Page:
• European house sparrow;
  • human impact on species;
  • passenger pigeon;
  • pest control;
  • superabundance;
  • eighteenth century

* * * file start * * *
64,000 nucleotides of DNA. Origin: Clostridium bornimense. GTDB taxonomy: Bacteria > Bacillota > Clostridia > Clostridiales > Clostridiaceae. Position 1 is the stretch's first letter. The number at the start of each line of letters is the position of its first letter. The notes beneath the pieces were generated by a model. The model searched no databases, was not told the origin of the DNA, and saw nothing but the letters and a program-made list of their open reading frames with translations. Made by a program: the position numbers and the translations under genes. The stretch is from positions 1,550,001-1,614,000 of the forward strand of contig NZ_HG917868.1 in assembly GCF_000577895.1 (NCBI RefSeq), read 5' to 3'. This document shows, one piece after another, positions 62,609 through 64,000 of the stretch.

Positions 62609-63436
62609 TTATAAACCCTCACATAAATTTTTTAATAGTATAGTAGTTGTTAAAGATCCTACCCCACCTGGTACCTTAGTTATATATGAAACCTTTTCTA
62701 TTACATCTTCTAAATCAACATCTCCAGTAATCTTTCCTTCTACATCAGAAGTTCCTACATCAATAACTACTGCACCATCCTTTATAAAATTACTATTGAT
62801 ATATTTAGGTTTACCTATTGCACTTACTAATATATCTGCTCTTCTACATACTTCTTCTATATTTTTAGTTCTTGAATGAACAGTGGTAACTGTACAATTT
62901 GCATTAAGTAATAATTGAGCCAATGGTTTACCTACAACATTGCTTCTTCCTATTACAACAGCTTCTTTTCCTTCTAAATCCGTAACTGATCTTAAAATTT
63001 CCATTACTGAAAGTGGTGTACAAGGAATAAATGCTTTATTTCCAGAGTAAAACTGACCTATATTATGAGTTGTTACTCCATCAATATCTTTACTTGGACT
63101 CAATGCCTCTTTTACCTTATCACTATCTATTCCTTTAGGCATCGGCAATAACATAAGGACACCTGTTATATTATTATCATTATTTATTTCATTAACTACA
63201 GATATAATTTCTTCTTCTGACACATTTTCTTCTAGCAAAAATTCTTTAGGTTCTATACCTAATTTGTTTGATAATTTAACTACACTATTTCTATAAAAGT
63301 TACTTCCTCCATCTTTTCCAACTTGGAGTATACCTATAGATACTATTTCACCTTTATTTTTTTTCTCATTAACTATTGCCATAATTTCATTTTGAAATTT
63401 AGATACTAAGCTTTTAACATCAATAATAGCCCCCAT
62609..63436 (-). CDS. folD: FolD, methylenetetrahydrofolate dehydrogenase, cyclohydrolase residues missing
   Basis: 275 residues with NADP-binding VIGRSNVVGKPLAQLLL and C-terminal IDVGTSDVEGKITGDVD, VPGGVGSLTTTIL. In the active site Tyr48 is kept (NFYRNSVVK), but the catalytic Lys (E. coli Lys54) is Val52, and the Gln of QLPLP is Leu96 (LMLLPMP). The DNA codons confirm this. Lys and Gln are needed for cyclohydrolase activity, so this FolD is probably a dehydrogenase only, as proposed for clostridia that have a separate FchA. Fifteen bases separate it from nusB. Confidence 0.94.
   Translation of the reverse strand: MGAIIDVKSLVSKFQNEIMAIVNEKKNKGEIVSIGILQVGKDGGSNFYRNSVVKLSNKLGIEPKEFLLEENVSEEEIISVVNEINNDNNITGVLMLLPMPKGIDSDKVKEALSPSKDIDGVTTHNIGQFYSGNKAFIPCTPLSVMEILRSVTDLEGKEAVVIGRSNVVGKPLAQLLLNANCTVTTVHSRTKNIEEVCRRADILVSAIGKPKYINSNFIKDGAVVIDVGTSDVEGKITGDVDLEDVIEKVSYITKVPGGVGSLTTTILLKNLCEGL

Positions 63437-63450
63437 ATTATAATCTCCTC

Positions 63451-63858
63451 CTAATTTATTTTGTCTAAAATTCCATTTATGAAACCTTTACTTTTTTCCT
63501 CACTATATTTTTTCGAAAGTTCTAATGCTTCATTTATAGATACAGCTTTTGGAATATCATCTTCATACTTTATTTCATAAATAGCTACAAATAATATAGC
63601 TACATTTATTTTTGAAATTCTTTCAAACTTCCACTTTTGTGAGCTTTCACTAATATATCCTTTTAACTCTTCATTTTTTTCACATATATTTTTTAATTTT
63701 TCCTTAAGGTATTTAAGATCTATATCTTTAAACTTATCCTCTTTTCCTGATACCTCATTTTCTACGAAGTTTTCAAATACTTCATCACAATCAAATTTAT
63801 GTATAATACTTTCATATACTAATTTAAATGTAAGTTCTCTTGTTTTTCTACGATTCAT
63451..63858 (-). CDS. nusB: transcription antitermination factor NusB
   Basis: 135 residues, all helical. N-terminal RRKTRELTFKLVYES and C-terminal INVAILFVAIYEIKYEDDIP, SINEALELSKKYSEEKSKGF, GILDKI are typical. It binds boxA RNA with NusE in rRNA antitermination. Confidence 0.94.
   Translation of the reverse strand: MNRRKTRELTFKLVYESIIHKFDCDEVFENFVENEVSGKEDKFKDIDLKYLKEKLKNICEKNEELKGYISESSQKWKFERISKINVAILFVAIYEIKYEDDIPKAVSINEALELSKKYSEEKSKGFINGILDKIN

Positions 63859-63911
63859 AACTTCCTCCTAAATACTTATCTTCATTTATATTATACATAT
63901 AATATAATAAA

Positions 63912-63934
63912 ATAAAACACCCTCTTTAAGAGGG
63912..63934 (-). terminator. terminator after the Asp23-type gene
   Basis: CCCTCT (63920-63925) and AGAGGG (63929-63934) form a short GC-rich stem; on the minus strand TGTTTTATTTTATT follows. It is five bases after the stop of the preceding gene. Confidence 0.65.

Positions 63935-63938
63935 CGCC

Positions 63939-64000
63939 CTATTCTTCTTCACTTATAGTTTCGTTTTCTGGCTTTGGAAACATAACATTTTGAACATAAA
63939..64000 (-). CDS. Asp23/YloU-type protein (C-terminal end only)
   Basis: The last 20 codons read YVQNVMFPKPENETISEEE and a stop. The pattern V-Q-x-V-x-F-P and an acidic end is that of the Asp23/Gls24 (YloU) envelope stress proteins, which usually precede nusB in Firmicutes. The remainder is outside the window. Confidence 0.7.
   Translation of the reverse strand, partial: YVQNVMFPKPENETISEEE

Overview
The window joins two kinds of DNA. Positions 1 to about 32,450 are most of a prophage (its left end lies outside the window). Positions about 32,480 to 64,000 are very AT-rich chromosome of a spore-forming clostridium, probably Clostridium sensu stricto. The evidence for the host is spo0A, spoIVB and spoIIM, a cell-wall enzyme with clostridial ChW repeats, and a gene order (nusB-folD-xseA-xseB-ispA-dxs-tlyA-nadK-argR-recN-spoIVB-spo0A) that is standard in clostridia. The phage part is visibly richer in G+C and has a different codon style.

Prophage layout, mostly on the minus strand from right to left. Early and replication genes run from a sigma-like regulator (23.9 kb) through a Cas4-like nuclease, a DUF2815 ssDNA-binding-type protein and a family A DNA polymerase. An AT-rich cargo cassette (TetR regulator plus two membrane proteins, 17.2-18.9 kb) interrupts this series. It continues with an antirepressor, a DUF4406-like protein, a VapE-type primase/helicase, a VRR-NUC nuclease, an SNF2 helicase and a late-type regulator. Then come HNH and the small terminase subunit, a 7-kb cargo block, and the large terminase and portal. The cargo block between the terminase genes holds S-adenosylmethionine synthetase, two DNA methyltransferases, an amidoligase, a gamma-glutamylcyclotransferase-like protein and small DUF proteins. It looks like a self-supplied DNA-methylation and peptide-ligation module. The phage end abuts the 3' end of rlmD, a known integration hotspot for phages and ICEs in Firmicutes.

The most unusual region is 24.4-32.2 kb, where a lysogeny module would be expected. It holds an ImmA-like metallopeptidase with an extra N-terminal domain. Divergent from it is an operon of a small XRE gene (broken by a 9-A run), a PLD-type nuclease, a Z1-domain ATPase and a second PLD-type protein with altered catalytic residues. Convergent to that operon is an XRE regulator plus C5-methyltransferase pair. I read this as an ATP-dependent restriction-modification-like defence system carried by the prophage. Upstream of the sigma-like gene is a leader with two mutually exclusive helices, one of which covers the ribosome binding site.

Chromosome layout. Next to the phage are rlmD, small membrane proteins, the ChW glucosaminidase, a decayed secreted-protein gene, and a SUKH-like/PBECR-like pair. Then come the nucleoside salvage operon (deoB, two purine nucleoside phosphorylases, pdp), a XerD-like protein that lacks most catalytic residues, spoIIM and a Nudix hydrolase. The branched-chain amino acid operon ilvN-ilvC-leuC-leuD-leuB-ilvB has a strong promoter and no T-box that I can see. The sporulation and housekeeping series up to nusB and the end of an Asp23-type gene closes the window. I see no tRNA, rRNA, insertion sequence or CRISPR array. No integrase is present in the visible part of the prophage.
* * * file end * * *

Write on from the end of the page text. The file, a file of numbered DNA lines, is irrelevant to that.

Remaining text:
The historical superabundance of passenger pigeons in North America and of house sparrows in Central Europe is anthropogenic; that is, the result of human actions, in these cases with unintended consequences. In this article we concentrate on the superabundance of sparrows in the eighteenth and nineteenth centuries and outline the reasons for it. Both the passenger pigeon and the sparrow examples serve as ideal types for misplaced understanding of historical numbers of individuals as indicators of assumed pristine natural situations. Both examples reflect severe human impacts on the metapopulations of the bird species. Historical data on abundance can be misleading when they are used as guides in current conservation efforts. Selections of “right” numbers are arbitrary, because no points of reference exist in natural systems.